Making online teaching less painful

So many people have been thrown into online teaching and learning, and the most conscientious professors want to do a good job. And yet, as the holidays approach, many are weary of the online grind, and looking to make some changes for next time.

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Photo by engin akyurt on Unsplash

Care for students, and professors, is different in a pandemic. Changes to online teaching methods can reflect that. This fall, teachers reported spending quite a bit of time soothing fears, making exceptions, and being kind. Many found that sticking to the syllabus and insisting on strict deadlines became too hard on them and on their students. So how can we build in the kindness that makes things less painful while still encouraging learning?

Keep the deadlines but remove the penalties

Deadlines have a number of purposes. They organize workflow to make it more reasonable and logical, set a pattern of expectations, and project an aura of professionalism. One would not expect a doctor or lawyer to wait for us because their time is valuable, and teaching professionals should not be kept waiting either.

Getting rid of all deadlines would cause chaos. Work couldn’t be assessed in a timely manner, sequential learning would be delayed, and teacher burnout would result from the crush at the end of the term. Besides, most students want deadlines to keep themselves on track.

The penalties for late work, however, serve a different purpose. They punish the student for wasting our time and making us wait, for delaying the steps in the learning pathway we laid out for them. But delay does not change the path, only the timing. In emergency circumstances, eliminating penalties does no harm: students who would ordinarily do good work will simply do it later, while those who do poor work will have a chance to do better.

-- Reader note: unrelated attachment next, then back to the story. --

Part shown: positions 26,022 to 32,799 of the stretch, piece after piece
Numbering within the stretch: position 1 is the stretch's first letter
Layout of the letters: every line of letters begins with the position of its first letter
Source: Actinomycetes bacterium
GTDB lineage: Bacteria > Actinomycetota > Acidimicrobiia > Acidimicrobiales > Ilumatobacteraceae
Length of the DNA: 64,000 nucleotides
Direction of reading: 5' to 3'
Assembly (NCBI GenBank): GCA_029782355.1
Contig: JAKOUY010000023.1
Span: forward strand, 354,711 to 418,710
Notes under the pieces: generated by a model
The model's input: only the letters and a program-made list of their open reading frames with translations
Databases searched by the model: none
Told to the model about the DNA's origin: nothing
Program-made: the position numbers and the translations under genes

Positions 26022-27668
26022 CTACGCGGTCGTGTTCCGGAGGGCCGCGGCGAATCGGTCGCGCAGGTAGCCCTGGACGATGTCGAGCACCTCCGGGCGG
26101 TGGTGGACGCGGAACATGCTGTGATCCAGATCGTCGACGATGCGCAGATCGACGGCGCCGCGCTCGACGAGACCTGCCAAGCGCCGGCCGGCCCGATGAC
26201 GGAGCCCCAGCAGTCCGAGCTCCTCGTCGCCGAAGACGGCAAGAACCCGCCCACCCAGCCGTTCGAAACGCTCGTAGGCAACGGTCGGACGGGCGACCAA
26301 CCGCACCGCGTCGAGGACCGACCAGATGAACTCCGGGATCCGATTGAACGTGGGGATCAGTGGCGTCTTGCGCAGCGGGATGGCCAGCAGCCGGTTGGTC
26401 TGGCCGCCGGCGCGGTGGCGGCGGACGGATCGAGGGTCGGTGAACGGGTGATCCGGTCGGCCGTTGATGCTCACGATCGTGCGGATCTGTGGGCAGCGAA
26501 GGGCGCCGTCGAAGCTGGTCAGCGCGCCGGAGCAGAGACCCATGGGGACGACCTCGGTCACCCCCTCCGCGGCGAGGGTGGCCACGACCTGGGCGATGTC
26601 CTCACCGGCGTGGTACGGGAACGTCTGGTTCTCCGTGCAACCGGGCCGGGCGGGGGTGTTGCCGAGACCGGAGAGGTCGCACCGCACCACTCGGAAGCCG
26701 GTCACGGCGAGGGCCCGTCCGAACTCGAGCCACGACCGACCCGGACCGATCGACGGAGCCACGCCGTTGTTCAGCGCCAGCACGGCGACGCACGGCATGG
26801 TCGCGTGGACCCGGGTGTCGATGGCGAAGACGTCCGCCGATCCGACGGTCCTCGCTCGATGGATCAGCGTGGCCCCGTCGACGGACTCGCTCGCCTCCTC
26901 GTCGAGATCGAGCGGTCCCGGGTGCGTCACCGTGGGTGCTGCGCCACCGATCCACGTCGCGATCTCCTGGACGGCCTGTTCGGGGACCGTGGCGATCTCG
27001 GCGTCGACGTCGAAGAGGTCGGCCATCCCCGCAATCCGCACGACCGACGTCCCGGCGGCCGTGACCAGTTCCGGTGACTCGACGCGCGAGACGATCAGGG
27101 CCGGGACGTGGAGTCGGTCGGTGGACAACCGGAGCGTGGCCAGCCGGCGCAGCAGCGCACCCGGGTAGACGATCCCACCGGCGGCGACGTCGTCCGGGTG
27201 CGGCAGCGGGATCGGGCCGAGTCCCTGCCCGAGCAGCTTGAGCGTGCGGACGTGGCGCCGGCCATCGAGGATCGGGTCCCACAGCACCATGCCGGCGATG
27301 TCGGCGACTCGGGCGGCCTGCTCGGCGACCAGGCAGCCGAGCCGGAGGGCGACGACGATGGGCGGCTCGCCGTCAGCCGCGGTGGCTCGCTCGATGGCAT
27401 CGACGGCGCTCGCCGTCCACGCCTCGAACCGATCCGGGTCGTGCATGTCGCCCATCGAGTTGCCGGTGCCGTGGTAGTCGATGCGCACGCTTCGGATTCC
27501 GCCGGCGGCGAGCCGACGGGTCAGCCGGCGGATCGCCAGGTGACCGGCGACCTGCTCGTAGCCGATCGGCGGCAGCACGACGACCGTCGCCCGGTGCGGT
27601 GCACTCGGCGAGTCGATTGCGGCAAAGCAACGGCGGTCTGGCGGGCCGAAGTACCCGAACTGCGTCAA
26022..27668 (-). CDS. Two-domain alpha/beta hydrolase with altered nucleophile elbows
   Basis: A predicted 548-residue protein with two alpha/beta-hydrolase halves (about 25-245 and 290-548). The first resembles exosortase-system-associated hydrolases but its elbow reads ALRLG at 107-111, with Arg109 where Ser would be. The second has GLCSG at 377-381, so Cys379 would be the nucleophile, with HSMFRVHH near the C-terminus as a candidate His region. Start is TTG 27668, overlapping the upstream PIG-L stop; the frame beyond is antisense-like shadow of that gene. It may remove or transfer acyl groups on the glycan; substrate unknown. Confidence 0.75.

Consider eliminating timed assignments

Assignments have a time limit for a number of reasons. We may want students to remember something instead of looking it up, or prove they can do a task at a particular speed, or not overthink their writing.

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If we want students to remember something in a short period of time, a pandemic is not a good time to do this. Mental capacity is reduced and tempers are frayed. If we’re concerned about them looking up the answer, it might be a good idea to consider whether there’s an alternative that would allow them to do so. Can an essay prompt be adapted so it is more individualized as a response, and thus unlikely to be mindlessly copied from somewhere? Can their process be graded instead of their product?

In general, timed assignments can seem punitive, especially for students who do not have set times and places where they can be alone or concentrate. This has always been true, but is a particular problem during a pandemic. Setting the timer may just add to unreasonable levels of stress, preventing learning and leading to more pleas for exceptions, which take up teacher time.

Treat cheating differently

Academic integrity is a serious thing, and no one wants to enable student cheating. There are many ways, however, to make academic honesty more likely and dishonesty less painful.